Em in Asia!

My Experiences Living and Teaching in South Korea



I’ve had two really fun interactions with my second grade boys today.

This week as a post-midterms fun class in second grade we’re playing Chalkboard Scrabble (and they’ve been killing it – the last class had teams that created the words “candidate” and “zebra”). At the end of class I was putting away all of the letter tiles and a student came over to help me.

“Oh! Thank you! You’re so sweet.”
“I cannot be sweet. I am not a candy.”
“Ah, but we can use ‘sweet’ to describe people too.”
“오 진짜?”

 As if on cue my second grade boys started running around the classroom and yelling in their friends’ faces “You are so sweet!” and proclaiming “I am SWEET GUY.” So cute. Then it got kinda not cute.

“But you must be careful with the pronunciation. It’s swEEt not swEAt.”
“아, Yes, and it is not SWAT. Special Weapons Attack Team [Before you correct me, yes, I know that that’s the wrong acronym]. I wish I was SWAT. Give me a machine gun please!”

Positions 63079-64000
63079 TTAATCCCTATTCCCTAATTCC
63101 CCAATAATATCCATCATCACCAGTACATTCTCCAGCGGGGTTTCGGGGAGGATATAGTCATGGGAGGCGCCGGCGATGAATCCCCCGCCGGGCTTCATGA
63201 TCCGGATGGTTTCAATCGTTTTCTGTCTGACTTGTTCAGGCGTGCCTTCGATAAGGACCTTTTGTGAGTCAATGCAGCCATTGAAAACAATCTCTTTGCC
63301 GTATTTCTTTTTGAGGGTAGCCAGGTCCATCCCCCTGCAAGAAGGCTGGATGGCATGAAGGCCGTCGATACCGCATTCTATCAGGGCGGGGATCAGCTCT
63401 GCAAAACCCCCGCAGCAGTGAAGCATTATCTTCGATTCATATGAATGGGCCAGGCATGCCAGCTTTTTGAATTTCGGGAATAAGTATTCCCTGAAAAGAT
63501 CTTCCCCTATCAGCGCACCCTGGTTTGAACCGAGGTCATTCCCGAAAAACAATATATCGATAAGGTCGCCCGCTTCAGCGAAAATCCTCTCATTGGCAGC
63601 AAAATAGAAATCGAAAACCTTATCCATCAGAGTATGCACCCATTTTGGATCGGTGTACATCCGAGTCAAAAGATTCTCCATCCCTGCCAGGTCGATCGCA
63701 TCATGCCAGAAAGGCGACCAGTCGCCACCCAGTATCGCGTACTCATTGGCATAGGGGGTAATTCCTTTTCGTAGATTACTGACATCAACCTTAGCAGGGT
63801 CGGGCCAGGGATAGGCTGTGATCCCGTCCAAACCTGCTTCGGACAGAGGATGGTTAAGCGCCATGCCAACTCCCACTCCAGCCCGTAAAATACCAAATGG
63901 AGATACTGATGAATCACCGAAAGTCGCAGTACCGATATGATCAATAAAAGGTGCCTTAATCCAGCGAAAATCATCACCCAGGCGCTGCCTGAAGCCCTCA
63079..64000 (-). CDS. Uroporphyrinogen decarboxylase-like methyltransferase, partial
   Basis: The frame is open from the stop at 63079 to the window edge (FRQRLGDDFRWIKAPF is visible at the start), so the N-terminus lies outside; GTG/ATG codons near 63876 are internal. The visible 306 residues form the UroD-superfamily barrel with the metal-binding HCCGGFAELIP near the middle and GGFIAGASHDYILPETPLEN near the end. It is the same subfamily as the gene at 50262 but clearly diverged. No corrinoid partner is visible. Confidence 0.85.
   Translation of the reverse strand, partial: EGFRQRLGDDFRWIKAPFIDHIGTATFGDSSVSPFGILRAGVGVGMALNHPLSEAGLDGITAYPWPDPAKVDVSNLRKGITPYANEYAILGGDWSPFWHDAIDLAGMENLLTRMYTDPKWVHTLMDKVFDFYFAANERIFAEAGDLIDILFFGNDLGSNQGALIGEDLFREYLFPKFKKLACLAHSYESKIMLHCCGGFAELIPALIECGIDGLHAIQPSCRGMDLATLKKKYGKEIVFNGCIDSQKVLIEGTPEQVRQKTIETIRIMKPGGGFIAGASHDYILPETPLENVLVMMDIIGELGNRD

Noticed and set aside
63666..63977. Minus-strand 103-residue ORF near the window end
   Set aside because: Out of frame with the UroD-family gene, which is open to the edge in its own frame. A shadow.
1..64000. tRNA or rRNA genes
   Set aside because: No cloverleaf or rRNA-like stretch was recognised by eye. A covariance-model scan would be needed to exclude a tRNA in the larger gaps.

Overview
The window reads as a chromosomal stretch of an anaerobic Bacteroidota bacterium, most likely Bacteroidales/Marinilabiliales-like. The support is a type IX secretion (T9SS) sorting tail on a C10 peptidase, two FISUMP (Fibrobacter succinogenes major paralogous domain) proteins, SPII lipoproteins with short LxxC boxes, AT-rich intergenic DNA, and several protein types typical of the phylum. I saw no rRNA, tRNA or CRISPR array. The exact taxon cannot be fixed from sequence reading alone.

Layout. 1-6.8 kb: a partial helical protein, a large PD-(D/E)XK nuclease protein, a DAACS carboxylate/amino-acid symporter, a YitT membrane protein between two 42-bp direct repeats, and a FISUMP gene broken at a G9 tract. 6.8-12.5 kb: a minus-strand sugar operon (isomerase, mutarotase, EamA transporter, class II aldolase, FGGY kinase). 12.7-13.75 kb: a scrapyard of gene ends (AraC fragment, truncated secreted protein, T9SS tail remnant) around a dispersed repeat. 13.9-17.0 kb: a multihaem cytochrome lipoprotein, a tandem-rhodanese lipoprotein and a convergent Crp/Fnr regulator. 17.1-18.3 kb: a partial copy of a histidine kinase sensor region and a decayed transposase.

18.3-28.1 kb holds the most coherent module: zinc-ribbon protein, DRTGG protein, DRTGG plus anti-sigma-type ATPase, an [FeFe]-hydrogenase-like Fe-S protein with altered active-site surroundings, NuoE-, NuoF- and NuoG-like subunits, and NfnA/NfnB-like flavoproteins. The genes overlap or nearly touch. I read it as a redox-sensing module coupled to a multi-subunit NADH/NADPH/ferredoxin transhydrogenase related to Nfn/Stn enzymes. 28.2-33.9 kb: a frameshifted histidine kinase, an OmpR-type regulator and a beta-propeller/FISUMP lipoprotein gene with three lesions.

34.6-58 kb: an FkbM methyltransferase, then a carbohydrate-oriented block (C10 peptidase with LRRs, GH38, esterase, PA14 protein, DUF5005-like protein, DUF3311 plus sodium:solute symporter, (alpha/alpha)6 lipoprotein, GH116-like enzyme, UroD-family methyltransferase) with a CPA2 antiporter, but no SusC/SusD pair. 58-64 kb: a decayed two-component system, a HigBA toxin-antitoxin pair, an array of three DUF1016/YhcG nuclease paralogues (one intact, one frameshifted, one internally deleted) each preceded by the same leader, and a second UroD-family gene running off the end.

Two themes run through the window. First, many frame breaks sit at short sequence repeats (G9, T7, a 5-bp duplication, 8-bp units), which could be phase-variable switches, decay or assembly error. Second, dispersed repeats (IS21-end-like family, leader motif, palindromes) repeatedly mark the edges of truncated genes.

“… Never.”

I also taught Bad and BAD’s class today. After class I saw Bad in the hallway.
“Teacher! BFF.”
“Ah, you mean BAD?”
“No. YOU!”

posted under Cute Stories, School

Email will not be published

Website example

Your Comment:

안녕하세요! My name is Emily and when I started this blog I had received a 2010 – 2011 F*lbright grant to teach English in South Korea.  I then decided to apply to renew my grant, so I am now staying in Korea until July 2012. This blog is not an official F*lbright Program blog, and the views expressed are my own and not those of the F*lbright Program, the U.S. Department of State or any of its partner organizations.

I graduated from the University of Mary Washington with a degree in Philosophy Pre-Law and Classical Civilizations, and found myself 3 months later teaching English at SGHS. The town that I taught in, SG, is a small town of 12,000 people, an “읍” (eup) rather than a “시” (shi – city), and though it was sometimes hard teaching in such a small town I really enjoyed the unique experience of being the first foreign teacher SGHS had ever had. I lived in the largest part of the county which is significantly bigger (40,000 people) than the town the school is situated in, but is also considered rural by Korean standards.

During my second grant period (2011-2012) I decided to change schools and I currently teach at CPHS which is located in an even smaller town than previously, in Jeollanamdo.

This blog is meant to serve as a reflection not only of being a Native English Speaking teacher in Korea, but also of living as a foreigner in rural Korea.